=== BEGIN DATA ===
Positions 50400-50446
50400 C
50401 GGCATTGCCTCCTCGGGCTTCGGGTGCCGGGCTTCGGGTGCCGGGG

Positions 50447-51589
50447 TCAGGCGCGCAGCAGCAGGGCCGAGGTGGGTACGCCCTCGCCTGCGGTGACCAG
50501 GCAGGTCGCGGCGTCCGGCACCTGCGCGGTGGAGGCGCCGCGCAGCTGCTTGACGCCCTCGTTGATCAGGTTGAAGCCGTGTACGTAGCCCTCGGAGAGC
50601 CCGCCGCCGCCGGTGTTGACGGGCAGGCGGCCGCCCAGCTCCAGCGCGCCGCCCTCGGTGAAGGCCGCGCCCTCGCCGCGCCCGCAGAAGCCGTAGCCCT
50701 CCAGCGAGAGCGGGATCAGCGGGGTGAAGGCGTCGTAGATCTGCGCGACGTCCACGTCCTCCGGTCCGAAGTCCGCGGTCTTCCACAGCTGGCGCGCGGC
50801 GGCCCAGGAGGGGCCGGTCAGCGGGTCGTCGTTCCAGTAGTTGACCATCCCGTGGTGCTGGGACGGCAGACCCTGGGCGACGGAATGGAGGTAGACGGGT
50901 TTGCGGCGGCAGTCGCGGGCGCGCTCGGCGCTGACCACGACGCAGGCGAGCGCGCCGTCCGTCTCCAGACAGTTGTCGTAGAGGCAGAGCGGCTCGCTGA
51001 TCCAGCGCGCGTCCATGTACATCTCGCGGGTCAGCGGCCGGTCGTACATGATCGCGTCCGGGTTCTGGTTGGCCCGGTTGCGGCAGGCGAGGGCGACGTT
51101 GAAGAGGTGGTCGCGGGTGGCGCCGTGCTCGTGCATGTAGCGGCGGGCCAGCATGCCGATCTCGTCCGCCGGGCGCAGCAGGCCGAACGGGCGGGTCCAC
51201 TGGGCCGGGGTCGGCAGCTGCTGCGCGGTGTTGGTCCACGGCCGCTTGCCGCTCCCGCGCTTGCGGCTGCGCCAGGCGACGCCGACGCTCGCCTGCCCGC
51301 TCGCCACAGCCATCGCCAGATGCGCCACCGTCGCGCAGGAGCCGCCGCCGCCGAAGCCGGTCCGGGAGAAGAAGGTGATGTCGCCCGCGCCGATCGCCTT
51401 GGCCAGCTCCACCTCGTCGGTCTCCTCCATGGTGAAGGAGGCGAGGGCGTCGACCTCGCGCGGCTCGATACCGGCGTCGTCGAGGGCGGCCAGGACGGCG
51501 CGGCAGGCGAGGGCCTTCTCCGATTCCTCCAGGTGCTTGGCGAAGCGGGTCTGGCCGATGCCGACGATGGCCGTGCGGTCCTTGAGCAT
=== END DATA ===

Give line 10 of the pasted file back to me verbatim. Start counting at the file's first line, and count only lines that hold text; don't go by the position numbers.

50901 TTGCGGCGGCAGTCGCGGGCGCGCTCGGCGCTGACCACGACGCAGGCGAGCGCGCCGTCCGTCTCCAGACAGTTGTCGTAGAGGCAGAGCGGCTCGCTGA